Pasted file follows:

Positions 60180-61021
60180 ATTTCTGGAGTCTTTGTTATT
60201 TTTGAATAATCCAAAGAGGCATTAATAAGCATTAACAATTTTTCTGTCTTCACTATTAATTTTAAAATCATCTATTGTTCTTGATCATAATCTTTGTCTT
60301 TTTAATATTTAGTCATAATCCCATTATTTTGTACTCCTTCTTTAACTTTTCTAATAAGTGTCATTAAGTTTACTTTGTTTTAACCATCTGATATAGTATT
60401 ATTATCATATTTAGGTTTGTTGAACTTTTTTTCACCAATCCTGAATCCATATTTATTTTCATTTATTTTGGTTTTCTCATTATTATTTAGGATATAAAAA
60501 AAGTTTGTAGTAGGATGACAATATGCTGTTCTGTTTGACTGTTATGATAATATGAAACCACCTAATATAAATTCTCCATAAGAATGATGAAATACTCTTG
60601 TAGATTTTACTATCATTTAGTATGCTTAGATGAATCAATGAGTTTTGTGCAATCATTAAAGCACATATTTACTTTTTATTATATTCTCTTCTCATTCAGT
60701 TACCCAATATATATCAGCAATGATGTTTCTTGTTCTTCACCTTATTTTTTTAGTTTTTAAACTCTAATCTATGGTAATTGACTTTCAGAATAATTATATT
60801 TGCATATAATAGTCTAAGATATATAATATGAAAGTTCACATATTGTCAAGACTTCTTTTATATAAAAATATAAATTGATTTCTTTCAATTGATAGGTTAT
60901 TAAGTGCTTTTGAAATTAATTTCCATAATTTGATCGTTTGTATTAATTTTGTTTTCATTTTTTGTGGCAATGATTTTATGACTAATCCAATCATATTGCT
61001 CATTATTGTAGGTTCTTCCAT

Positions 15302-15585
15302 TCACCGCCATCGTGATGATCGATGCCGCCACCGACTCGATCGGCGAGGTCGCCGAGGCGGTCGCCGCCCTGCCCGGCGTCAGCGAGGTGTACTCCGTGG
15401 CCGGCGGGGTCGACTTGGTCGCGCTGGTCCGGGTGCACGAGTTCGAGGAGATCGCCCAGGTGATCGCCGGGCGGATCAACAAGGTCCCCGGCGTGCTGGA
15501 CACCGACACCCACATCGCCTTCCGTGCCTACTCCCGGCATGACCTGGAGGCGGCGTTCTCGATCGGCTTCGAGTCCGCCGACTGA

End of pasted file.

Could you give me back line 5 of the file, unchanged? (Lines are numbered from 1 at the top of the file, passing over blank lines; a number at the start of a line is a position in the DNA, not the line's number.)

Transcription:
60401 ATTATCATATTTAGGTTTGTTGAACTTTTTTTCACCAATCCTGAATCCATATTTATTTTCATTTATTTTGGTTTTCTCATTATTATTTAGGATATAAAAA